heard on the program are Haydn's
"Sonata in G major for Violin and
Piano," Hindemith's "Sonata in D
minor for Violin and Piano, Op. 11,
No. 2," and five songs by Joseph
Marx, "Wie einst," "Japanisches Reg-
enlied," "Nocturne," "Regen" and1
"Waldseligkeit."
Members of the faculty who will
participate in the concert are Prof.
Wassily Besekirsky, violinist; Prof.
Joseph Brinkman, pianist; Prof. Ar-
thur Hackett, tenor; Prof. Thelma
Lewis, soprano; Prof. Hanns Pick,
violoncellist; Prof. Anthony Whit-
mire, violinist; Thelma Newell, vio-
linist, and Helen Titus, pianist.
Both of the sonatas will be flayed
by Miss Titus and Miss Newell while
Professor Lewis, accompanied by
Grace WNilson, Grad., will sing the
songs by Marx. The other members
of the faculty will join to present "On1
Wenlock Edge.",
Included in today's Daily, on
pages eight and nine, is a special]
travel supplement. The editors;
hope that this feature will be of
service in planning your spring
and summer vacation tours.

increase. Negotiations c
what Was called an "abs
lock" Friday night.
Murray ordered "peac
ing" at all U.S. Steel plai
there "should be no viole
"Big steel" holds milli
lars in defense contrac
threat arose of a stoppage
duction, another problenr
inite promise of settle
of the bituminous coal
Management and Labor
sues of the long standing
mers strike before the D
iation Board.
Prospects Brig
The stoppage at the
in Dearborn, Mich., mear
tinued at a stalemate, alt
Murray D. Van Wagonerc
said "things look bright"
tlement before long. Not c
River Rouge plant was
but Ford assembly units
the country as well.
At the same time a
threat arose. E. Frank W
Federal Conciliation Se
about $1,000,000,000 in sl
production was in danger
page in Massachusetts,
Bethlehem Shipbuilding
and the CIO can workc
agreement over the wee
CIO asks wage increases.
Announces Commi
Dr. John L. Steelman;
the United States Concil
vice, announced a come
resenting the United Mi
(CIO) and Soft Coal Min
had been appointed to ,'
tract" for presentation1
negotiating committee on
Nine representatives of
Chalmers management
the United Automobile
(CIO) met with a panel o
iation Board in Washingt
tions were the conference

YugoslaviaGreece
act With Belgrade
t U.S. Steel Hitler Glives Order
out For Tuesday
F'or ,alkan Atack
drifted into far into the night or even continue FoB al an A ttk
solute dead- into Sunday.
The Ford strike had repercussions
eful picket- in Washington, where at a labor Treity Provides For Friendly Relations;
nts and said board hearing, representatives of the
ence." company and of the CIO United Au- Accord Is Limited To Five Years
ons of dol- tomobile Workers came face to face.
ts. As the "We are not going to consent to
e in its pro- do business with subversive groups,"
a gave def- said I. A. Capizzi, Ford Counsel. BERN, Switzerland, April 6,-(Sunday)-(P)-Bulgaria's army of
ement-that "You are going to do business with 300,000 was reported today to have joined the Germans in attacking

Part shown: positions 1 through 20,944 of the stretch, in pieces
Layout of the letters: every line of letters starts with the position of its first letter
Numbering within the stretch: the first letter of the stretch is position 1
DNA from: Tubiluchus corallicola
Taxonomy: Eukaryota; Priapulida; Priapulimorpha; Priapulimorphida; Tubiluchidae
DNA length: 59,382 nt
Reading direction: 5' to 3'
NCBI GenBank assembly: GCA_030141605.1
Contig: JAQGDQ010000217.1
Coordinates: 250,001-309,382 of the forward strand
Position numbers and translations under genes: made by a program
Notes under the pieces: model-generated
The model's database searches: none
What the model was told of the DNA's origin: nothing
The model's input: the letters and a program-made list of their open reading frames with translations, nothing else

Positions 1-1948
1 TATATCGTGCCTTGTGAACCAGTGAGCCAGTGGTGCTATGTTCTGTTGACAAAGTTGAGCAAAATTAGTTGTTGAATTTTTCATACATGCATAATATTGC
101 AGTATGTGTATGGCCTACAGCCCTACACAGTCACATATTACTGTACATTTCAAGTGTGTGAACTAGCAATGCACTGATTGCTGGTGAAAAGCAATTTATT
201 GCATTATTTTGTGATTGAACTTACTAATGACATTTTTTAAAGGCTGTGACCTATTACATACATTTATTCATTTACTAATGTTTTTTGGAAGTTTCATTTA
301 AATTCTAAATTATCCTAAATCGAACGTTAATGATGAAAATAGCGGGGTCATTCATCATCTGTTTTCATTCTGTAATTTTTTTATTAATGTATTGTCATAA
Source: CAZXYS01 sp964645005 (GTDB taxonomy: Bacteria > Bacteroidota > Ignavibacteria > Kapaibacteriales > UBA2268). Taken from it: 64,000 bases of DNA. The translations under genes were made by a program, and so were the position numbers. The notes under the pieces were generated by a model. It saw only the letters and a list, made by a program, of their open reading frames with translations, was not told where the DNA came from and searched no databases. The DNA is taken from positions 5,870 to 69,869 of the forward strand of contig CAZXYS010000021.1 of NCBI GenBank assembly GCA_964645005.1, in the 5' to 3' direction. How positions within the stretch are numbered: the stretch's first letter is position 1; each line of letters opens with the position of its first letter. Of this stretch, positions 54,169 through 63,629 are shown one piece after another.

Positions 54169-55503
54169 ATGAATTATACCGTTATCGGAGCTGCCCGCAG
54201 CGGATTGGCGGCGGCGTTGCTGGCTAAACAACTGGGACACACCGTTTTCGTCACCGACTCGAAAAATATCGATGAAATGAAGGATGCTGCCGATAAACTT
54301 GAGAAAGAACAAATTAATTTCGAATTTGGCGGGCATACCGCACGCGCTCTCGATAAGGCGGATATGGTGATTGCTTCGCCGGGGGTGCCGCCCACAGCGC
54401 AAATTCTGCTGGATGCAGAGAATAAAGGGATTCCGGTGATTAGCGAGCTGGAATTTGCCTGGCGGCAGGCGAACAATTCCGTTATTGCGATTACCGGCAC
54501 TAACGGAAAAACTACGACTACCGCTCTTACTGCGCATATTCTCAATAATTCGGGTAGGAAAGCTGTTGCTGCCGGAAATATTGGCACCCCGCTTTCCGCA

laid the is-o the in ' Greece. Indications were that Hungary's forces were inactive at least
Allis-Chal- Capizzi was seeking the dismissal for the moment.
efense Med- of petitions for the election of col.-
lective bargaining representative2 in BERN, Switzerland, April 6 -(Sunday)-(AP)-German armies
ht the Ford plant., smashed into Greece and Yugoslavia simultaneously at dawn today.
Ford plant The strike was called, union of- Reports reaching here said that of 22 German divisions (about 330,-
gwhile con- ficials said, because of discharge of 000 men) massed in Bulgaria, half were launched down the Struma
hough Gov. union men. The UAW seeks a con- River valley against Greece and the others set out westward across
for a setg ent,a recognizing igas, barganin the Yugoslav frontier in the direction of the Vardar Valley which f
nly the big ing certain seniority leads to Salonika, Greece.
shut down,
throughout (By The Associated Press)
The German Balkan armies sprang early today (Sun.) upon Greece
new strike pa and Yugoslavia-the one already a British ally and the other now an
Vard of the - ally by the unanswerable logic of war-and thus was opened a second
ervice said IS OSL Je and great front certain to soften the pressure of long siege suffered by
hip defense the British Isles.
of a stop- Until M ay 2 3 It opened the Balkans as a field of destiny--a far removed field
unless the from the West, but a theatre that might yet tell the story of the great
Company combat.
out a wage. Eleventh Annual Meeting cmbt
ekend. The A M e Hitler's men and machines of steel, long quartered in Rumania,
To Stress Participation in Bulgaria, in Hungary, struck as they had struck in Norway and in
ttee By All Campus Groups the low countries-upon the claim that British machinations had made
Direetor of essential this latest. eNnsion of the war.
iation Ser- Wide campus participation will be It was the German Radio that at first hoarsely summoned the Nazis

MARK BILLS
* x
Mark Bills, nationally known bari-